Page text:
from IsNewer():

if node.ModTime != fi.ModTime() ||
	node.ChangeTime != changeTime(extendedStat) ||
	node.Inode != uint64(inode) ||
	node.Size != size {
	debug.Log("node %v is newer: timestamp, size or inode changed", path)
	return true
}

So restic checks to see if any of the creation time, modification time, inode or size have changed from what is known in the repo. This makes sense, and seems like the right thing to do.

I can imagine a pathological case where bytes have been changed in a file, but the length remains the same, the inode remains the same, and the user has gone to pains to carefully reset ctime & mtime. I think in this case restic (or any reasonable incremental backup program?) would miss it. Probably a good alternative to having to scan every byte on disk for incrementals!

Thank you for your patience in answering questions. In addition to being great backup software, restic as an open-source project is great for learning.


#4

I agree with you. That part is the oldest part of restic, and badly needs refactoring. It shows clear signs of me learning Go, with all the usual beginner mistakes (among others, too much concurrency and too many channels). I’ll come around to rebuilding that part eventually.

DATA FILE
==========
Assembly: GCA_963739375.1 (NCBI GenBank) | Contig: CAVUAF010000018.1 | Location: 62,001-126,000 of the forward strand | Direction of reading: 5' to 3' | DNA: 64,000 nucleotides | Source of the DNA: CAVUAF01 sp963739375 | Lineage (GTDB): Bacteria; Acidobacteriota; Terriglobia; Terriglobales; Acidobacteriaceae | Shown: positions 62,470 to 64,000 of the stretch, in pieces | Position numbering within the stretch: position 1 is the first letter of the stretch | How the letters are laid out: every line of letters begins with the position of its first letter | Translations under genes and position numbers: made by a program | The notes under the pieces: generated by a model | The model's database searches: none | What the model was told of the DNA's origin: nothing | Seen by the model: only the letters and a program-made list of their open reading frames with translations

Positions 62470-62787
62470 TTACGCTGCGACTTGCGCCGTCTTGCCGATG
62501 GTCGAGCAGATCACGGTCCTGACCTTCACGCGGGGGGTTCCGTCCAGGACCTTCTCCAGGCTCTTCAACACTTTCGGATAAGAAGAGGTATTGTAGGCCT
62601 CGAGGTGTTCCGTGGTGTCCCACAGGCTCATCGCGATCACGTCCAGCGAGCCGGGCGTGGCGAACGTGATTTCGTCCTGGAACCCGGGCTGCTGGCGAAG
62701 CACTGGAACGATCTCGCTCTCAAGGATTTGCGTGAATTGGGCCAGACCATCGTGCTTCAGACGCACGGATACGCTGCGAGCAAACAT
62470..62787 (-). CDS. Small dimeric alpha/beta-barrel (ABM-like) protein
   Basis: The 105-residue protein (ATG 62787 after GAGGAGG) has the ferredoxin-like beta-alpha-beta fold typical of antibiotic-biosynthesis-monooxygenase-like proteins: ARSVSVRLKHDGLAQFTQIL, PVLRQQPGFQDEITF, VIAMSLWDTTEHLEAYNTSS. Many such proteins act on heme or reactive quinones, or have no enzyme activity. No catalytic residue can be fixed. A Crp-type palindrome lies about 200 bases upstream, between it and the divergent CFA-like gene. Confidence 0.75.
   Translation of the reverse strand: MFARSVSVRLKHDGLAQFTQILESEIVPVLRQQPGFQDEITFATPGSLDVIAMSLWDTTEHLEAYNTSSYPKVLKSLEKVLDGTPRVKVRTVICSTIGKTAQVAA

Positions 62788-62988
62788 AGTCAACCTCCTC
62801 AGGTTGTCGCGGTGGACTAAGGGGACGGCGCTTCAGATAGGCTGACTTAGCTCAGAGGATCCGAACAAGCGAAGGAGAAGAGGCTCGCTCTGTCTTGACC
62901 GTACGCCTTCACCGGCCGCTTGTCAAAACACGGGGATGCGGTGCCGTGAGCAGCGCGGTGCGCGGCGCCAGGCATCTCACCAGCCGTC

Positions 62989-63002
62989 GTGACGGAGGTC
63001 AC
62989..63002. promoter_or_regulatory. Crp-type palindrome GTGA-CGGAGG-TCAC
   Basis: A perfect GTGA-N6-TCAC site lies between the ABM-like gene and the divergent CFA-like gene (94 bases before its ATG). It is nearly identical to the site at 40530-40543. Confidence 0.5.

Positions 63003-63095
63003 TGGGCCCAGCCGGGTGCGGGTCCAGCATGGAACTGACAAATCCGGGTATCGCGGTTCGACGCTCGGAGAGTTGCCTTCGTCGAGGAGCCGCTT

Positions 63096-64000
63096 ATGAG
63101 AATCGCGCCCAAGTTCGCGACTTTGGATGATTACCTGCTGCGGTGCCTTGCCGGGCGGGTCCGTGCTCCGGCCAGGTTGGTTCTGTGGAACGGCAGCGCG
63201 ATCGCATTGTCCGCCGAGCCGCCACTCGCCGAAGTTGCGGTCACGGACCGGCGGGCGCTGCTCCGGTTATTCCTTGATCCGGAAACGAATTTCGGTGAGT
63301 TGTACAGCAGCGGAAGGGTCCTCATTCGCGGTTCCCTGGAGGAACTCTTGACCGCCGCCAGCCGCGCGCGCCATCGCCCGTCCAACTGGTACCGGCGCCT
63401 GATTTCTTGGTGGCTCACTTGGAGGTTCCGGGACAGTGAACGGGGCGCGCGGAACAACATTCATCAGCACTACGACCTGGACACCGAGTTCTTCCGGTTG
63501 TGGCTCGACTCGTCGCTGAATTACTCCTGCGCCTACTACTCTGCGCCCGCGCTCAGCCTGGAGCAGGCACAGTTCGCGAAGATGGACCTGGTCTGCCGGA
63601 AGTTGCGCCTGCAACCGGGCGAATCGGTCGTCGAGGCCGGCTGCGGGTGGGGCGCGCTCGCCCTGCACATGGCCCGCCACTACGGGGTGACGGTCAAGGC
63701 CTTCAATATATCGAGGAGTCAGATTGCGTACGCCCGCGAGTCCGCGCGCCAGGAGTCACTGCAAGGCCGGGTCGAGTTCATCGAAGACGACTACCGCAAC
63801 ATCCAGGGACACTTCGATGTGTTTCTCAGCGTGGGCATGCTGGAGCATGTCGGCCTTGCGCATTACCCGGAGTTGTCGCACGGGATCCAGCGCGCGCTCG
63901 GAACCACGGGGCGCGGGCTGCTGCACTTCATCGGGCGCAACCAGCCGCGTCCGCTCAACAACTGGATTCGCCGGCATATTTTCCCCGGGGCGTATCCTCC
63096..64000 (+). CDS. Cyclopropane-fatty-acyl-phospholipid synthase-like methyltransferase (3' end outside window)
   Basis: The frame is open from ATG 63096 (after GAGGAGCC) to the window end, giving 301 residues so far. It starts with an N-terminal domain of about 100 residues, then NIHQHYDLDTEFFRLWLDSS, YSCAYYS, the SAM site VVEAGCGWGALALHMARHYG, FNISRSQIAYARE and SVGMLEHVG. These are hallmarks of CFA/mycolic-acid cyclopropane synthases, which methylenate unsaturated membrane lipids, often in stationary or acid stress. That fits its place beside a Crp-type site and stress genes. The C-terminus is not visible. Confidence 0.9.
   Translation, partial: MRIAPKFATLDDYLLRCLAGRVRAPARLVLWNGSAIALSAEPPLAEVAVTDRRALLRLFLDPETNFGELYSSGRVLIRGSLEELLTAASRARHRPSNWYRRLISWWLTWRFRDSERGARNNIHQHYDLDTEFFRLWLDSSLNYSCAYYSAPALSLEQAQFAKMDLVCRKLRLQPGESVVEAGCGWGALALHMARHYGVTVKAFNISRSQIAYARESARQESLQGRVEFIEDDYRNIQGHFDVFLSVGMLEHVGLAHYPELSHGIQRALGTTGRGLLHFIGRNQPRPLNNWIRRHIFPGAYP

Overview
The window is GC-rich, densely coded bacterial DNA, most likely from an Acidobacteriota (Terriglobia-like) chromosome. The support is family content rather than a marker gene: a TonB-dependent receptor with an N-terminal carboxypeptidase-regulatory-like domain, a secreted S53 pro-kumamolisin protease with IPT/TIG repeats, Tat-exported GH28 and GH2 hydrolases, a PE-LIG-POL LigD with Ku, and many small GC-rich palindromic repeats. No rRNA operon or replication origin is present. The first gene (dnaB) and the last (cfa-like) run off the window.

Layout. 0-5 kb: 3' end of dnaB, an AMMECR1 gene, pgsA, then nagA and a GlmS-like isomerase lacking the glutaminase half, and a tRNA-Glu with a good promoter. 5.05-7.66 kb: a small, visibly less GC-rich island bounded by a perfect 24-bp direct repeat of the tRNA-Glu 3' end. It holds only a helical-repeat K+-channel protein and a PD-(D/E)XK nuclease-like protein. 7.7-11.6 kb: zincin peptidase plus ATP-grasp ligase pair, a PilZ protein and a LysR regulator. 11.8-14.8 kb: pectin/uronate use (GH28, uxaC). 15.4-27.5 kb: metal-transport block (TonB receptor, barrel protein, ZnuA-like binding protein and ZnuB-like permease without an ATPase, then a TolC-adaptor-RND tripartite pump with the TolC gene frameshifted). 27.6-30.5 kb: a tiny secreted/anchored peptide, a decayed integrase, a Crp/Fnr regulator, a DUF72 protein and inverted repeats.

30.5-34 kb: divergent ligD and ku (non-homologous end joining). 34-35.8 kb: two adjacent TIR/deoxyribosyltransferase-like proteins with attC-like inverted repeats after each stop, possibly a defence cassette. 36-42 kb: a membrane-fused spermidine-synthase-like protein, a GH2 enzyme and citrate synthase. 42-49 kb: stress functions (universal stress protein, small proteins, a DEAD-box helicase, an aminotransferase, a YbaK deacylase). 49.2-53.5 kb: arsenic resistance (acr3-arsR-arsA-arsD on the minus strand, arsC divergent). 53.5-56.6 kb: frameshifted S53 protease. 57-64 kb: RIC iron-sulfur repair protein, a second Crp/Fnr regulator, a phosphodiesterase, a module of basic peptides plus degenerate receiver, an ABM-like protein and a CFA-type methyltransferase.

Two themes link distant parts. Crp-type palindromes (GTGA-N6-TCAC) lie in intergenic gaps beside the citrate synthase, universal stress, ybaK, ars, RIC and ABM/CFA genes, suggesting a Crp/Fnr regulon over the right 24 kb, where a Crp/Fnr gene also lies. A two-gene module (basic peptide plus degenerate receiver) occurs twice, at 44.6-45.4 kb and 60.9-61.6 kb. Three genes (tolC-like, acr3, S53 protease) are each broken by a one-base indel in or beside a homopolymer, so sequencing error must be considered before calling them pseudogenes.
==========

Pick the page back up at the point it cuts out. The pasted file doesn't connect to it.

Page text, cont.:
Indeed, that’s exactly the point. The code walks two trees in parallel: The one loaded from the repo, and the one from the local directory to save. The idea I had was that this allows restic to efficiently traverse even very large trees, but I think I over-optimized a bit and now the code is hard to read. sigh :slight_smile:

This is a quite extraordinary situation manually created by the user. restic can safely be used in this case, just pass --force to the backup command so that all files are re-read and re-hashed. Only changed blobs will be uploaded. The default situation (trust the filesystem to get the modification, size and inodes right) works for the vast majority of all users. The others think about this and will probably find --force sooner or later :wink:


#5

I agree with you. That part is the oldest part of restic, and badly needs refactoring. It shows
clear signs of me learning Go, with all the usual beginner mistakes (among others, too much
concurrency and too many channels). I’ll come around to rebuilding that part eventually.

Well like I said, it wasn’t meant as a criticism of your code. Concurrency is (IMHO) the main
challenge to readabilty in any non-trivial Go program. It’s still head-and-shoulders above trying to
grok all the async callbacks in even a simple Nodejs program. :slight_smile:

This is a quite extraordinary situation manually created by the user. restic can safely be used in
this case, just pass --force to the backup command so that all files are re-read and
re-hashed. Only changed blobs will be uploaded. The default situation (trust the filesystem to get
the modification, size and inodes right) works for the vast majority of all users. The others
think about this and will probably find --force sooner or later :wink:

I agree, that’s why I called it “pathological”. I don’t think it’s worth trying to address this case
during standard restic operation, and the --force option is a completely adequate solution for this rare problem.